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Can I omit that in the following sentences?

  1. The weather is such that we can only stay in air-conditioned places.

  2. The difference is such that all will perceive it.

  • Two examples from McMillan Dictionary to justify the correctness of these sentences. Their relationship was – Khan Aug 24 '14 at 18:37
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Such that is a special construction in which that cannot be omitted. And it's not a determiner since it doesn't take up the determiner slot in an NP and indeed doesn't belong to an NP at all. (NP = Noun Phrase)

When the adjective such is used predicatively the content clause generally follows immediately, but it does not have to:

i) His circumstances were such that he could rarely afford a restaurant meal.

ii) Such is the mystique of planning that people expect that fulfilment of the plan will follow automatically upon its announcement.

iii) The angle of attack was such on take-off that several passengers reported hearing the fuselage scrape the runway. (CGEL, p.968)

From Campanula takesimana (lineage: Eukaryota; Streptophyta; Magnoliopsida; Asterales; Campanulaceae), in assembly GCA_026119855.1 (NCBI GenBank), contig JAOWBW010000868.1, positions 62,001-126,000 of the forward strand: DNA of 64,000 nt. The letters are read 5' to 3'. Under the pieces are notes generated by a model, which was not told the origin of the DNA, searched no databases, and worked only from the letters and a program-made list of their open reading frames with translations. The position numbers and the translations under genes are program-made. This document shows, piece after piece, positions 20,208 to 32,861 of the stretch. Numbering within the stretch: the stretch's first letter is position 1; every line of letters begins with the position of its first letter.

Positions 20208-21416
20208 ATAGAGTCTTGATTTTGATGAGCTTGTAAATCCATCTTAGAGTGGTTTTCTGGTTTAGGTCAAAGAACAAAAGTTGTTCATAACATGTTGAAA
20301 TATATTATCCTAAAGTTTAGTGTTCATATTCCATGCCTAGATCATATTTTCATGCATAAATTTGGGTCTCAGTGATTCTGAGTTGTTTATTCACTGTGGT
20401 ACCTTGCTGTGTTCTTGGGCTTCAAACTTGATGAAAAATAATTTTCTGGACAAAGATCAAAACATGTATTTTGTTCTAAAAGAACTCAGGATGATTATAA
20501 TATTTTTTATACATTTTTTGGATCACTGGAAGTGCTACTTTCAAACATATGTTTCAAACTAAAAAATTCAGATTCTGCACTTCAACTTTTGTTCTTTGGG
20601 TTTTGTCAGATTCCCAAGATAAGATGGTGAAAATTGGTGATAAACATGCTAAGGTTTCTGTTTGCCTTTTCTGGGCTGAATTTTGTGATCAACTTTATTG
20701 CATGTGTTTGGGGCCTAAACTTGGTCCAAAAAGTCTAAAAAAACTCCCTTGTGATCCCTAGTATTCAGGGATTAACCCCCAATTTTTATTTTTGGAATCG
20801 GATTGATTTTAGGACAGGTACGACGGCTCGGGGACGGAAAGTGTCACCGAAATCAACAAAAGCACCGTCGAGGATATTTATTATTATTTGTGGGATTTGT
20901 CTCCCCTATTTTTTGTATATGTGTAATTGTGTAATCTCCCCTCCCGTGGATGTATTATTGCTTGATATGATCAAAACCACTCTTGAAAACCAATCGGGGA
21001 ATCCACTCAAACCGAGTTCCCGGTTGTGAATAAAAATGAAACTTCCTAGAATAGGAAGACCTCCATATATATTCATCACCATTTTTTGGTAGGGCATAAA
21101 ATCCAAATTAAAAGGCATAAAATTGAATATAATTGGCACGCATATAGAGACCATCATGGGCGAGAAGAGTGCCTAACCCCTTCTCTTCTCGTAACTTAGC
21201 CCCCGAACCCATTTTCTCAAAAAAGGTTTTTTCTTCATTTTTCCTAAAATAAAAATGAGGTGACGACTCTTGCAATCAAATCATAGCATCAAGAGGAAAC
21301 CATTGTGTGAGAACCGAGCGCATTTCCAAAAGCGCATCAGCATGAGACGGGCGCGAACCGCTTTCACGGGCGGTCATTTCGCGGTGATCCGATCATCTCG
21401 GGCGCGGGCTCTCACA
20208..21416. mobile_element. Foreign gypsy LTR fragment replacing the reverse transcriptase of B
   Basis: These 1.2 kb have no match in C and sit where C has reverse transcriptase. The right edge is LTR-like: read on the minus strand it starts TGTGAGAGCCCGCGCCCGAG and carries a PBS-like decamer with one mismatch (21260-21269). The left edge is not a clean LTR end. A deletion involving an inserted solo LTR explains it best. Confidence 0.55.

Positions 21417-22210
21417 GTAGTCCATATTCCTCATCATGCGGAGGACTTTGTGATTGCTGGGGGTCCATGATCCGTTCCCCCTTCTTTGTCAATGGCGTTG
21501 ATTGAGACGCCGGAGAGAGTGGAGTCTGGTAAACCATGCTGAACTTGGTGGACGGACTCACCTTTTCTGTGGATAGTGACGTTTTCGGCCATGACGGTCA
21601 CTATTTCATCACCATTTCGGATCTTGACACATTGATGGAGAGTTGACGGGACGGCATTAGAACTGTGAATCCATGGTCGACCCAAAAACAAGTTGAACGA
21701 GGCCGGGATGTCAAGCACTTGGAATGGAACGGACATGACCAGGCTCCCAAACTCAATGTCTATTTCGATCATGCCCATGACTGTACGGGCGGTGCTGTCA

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  • @snailplane Okay.Thanks for pointing it out. I edited and improved my answer above. – user6200 Aug 24 '14 at 19:19
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The words such and that when used together are indicative of a particular situation, behaviour or action with its resultant effect. It is not possible to omit that in the provided sentences where it has been used as a pronoun (Macmillan dictionary). We usually leave out that in sentences (in spoken & informal English) when it is used as a conjunction or when it is used as a pronoun as the object of a verb. The sentences mentioned are correct. I cite the following two examples from Macmillan Dictionary to justify their correctness, which are like the sentences asked.

Their relationship was such that they spent every possible minute together.

Their confidence was such that they spent $ 200,000 on TV advertising for their first album.

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